Early History of the Development and Characterization of a 50 mm Diameter, Gas-Operated Piston Gauge as a Primary Pressure Standard
P Delajoud, M Girard, Charles D. Ehrlich
The early history of the development and characterization of a set of three 50 mm diameter piston gauges for primary atmospheric-range pressure measurement is described including target geometric specifications and uncertainty objectives. Besides the relatively large diameter of the pistons and the cylinder bores, other noteworthy features of the piston gauges included pistons and cylinders made of a ceramic material, a floating cylinder design, and the ability to vary the gaps between each piston and cylinder combination through application of an independent pressure along a portion of the inner surface of the hollow piston. The piston and cylinder elements were measured dimensionally by the National Institute of Standards and Technology (NIST) and effective areas and associated uncertainties were calculated. The performance of the piston gauges was examined by comparisons amongst themselves and both mode-of-operation and gas species dependence of the effective areas were investigated. It was concluded that changes in the piston-cylinder materials were needed to make the systems easier to use consistently and reduce uncertainty. This early work demonstrated the potential of the approach. The project, with some hardware changes, remains ongoing.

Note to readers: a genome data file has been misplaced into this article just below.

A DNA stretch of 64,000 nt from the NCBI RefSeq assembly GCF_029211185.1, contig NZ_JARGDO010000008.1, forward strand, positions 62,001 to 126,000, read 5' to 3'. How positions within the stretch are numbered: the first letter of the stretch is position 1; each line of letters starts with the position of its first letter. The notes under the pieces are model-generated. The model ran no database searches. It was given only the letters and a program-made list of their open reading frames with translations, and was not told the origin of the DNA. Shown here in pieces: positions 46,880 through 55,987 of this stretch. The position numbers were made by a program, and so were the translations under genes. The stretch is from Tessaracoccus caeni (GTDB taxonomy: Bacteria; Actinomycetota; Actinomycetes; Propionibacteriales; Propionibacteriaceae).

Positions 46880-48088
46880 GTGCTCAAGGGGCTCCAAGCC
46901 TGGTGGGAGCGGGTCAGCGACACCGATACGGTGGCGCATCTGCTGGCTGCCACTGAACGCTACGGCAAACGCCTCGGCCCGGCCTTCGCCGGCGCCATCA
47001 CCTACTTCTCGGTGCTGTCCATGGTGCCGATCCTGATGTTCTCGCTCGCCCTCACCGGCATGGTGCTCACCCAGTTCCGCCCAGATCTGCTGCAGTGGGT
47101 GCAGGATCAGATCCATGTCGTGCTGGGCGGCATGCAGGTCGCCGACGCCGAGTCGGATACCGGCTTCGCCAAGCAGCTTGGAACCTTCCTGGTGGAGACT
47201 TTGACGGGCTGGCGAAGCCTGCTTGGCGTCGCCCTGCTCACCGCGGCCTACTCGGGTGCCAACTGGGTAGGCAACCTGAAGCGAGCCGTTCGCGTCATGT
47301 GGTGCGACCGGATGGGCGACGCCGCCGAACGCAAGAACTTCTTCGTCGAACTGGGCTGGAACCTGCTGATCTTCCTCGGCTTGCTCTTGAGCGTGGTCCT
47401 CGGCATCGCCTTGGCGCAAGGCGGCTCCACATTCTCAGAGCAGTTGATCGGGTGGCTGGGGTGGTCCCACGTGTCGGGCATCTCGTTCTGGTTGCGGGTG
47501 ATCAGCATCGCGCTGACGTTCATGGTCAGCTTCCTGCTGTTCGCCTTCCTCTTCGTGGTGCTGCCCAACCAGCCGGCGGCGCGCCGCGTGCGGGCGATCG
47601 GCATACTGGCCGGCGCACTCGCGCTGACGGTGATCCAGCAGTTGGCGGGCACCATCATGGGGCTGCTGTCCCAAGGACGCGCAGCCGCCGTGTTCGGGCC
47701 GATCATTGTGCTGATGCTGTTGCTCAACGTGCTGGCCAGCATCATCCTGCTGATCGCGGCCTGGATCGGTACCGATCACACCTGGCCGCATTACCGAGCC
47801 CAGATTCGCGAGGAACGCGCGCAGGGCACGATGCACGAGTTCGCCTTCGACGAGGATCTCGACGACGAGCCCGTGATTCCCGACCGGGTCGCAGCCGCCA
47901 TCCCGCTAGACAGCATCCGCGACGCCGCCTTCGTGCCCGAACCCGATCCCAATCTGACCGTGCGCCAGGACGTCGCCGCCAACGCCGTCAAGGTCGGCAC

piston gauge, pressure measurements, pressure standard
, Girard, M.
and Ehrlich, C.
Early History of the Development and Characterization of a 50 mm Diameter, Gas-Operated Piston Gauge as a Primary Pressure Standard, Metrologia
(Accessed June 4, 2023)